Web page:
President Reagan made "a personal request" for bipartisan support yesterday in a last-ditch effort to salvage tax-revision legislation, but Democrats said that Reagan remains unable to deliver enough votes from his own party.
In his weekly radio address, Reagan did not mention that all but 14 House Republicans voted last week to block consideration of tax overhaul. Instead, he blamed "a parliamentary impasse" for thwarting "a breakthrough that can bring personal income tax rates down to the lowest level in over 50 years."
The president said that "this is one time politics must be put aside on both sides of the aisle." He made "a personal request to the House of Representatives," saying that if "Republicans and Democrats would agree to a format for considering this vote, I believe there would be sufficient bipartisan support for tax reform to pass."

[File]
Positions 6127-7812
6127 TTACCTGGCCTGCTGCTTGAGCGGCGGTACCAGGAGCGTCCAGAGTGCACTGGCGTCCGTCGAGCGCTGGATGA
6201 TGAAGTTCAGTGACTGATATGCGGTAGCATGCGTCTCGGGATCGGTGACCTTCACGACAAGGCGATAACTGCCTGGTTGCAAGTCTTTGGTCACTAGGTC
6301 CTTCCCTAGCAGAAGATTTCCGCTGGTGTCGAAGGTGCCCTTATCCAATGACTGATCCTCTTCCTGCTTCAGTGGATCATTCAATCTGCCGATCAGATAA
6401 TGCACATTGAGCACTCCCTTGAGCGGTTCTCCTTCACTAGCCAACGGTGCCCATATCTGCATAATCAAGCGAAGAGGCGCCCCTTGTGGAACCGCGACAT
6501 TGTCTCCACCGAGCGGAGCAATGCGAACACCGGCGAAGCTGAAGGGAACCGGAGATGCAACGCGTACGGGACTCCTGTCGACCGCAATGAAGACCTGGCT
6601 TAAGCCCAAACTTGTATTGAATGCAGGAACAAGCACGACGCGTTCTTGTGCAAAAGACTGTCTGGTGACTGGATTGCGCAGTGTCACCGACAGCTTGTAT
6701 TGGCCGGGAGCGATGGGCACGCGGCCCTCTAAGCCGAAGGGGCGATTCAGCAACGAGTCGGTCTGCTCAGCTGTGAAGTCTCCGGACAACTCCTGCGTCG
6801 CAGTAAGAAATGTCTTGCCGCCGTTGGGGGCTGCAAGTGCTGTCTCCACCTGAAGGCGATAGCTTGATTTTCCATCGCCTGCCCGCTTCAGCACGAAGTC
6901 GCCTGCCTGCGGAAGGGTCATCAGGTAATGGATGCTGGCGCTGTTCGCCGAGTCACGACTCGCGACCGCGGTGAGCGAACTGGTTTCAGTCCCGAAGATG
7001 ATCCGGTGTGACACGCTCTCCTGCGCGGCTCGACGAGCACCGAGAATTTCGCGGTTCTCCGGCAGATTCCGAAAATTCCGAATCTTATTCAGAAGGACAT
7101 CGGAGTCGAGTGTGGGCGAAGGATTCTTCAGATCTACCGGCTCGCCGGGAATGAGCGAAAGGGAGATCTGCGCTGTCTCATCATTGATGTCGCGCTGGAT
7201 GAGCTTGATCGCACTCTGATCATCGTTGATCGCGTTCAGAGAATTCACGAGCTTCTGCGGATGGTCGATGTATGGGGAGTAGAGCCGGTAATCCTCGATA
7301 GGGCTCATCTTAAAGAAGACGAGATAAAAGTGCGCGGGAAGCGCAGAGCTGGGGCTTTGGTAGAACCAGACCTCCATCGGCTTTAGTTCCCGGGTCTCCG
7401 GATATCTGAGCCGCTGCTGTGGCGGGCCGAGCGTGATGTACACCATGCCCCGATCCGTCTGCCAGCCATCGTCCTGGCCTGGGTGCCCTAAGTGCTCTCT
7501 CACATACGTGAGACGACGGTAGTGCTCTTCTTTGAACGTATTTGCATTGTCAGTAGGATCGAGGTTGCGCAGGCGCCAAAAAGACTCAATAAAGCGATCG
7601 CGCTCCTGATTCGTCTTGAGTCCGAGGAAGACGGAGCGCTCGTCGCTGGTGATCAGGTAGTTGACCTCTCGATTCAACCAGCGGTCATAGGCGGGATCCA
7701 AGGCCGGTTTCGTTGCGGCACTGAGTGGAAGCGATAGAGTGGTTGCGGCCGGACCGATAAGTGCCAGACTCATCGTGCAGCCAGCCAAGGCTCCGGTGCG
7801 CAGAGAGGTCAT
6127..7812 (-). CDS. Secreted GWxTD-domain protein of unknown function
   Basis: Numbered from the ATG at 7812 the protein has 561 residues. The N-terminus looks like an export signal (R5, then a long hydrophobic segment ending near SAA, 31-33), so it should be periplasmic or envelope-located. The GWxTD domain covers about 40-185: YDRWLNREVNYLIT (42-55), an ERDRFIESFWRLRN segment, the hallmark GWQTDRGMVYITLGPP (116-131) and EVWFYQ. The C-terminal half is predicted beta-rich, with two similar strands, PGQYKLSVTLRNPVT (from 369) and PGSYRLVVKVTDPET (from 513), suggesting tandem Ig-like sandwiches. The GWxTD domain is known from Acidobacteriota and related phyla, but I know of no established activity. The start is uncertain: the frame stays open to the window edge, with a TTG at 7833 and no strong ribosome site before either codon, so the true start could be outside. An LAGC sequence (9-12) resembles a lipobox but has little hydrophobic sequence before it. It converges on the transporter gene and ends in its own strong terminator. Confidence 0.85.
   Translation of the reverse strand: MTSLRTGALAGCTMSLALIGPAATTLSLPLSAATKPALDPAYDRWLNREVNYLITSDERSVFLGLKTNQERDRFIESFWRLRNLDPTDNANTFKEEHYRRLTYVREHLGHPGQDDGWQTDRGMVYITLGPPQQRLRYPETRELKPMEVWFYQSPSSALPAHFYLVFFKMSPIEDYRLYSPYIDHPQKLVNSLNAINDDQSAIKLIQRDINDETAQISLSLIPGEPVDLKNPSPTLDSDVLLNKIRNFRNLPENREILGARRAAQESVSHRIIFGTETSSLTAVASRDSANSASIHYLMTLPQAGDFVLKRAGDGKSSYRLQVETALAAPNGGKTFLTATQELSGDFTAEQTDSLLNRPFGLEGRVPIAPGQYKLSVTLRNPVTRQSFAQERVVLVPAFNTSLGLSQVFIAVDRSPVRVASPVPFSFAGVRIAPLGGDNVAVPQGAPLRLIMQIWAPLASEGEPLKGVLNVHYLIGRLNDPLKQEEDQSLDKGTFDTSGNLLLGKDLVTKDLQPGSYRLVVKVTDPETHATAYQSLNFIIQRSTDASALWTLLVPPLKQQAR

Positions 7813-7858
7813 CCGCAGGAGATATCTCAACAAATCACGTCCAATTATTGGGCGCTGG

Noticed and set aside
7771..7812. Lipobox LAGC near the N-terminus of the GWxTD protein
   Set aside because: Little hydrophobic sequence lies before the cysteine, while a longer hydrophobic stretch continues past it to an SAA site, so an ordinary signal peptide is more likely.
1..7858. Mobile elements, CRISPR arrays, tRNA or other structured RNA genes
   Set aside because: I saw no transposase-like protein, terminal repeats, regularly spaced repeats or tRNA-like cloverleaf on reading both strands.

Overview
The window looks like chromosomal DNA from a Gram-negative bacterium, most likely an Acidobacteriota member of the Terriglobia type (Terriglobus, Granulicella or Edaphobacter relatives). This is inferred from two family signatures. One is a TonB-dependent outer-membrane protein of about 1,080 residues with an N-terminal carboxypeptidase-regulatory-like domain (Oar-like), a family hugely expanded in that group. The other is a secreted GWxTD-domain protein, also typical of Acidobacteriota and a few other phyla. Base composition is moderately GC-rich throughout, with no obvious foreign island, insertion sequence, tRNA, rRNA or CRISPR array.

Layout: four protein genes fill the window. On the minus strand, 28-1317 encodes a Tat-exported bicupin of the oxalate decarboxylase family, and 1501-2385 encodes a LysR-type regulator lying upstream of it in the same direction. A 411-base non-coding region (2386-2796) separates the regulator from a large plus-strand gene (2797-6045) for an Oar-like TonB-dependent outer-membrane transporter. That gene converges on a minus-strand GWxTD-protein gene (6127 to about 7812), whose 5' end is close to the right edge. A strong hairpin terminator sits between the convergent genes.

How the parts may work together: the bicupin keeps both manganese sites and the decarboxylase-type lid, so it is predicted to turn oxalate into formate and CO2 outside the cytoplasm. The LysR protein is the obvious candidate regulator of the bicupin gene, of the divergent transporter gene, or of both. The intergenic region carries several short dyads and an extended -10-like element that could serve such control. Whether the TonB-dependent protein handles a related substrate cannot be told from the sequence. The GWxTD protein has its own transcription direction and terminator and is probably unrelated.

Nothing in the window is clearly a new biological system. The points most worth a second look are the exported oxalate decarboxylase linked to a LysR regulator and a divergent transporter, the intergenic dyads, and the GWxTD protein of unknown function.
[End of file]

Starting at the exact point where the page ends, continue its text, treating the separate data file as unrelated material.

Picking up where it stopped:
But Rep. Robert T. Matsui (D-Calif.), in the Democratic response, laid the blame at the Republicans' doorstep. "The sad fact is, many Republicans in the House of Representatives don't want tax reform," said Matsui, a member of the House Ways and Means Committee, whose tax bill was sidelined when Republicans rebelled against a rule to consider it without provisions for several GOP amendments.
"Only 14 Republican members of Congress . . . voted to even let tax reform be debated on the floor of the House," Matsui said. "The entire Republican leadership in the House of Representatives voted not to let tax reform be considered."
Matsui called it "a sad commentary to see so many Republican members of Congress deserting their own president." He said the Democratic bill would end "legalized tax evasion" by wealthy corporations and the 3,000 millionaires who he said paid no income tax last year.
Matsui said afterward that Reagan is trying to shift the blame for the collapse of his major domestic initiative this year and that House Republicans "realize they've been damaged politically" by the vote.
The Democrats say they will declare the tax bill dead Monday unless Reagan, who was reported to be calling House Republicans this weekend, comes up with at least 50 GOP votes for the bill. Matsui said the president is still far short and that the Democrats will not allow a spate of amendments to help timber, oil and other industries whose taxes would be raised.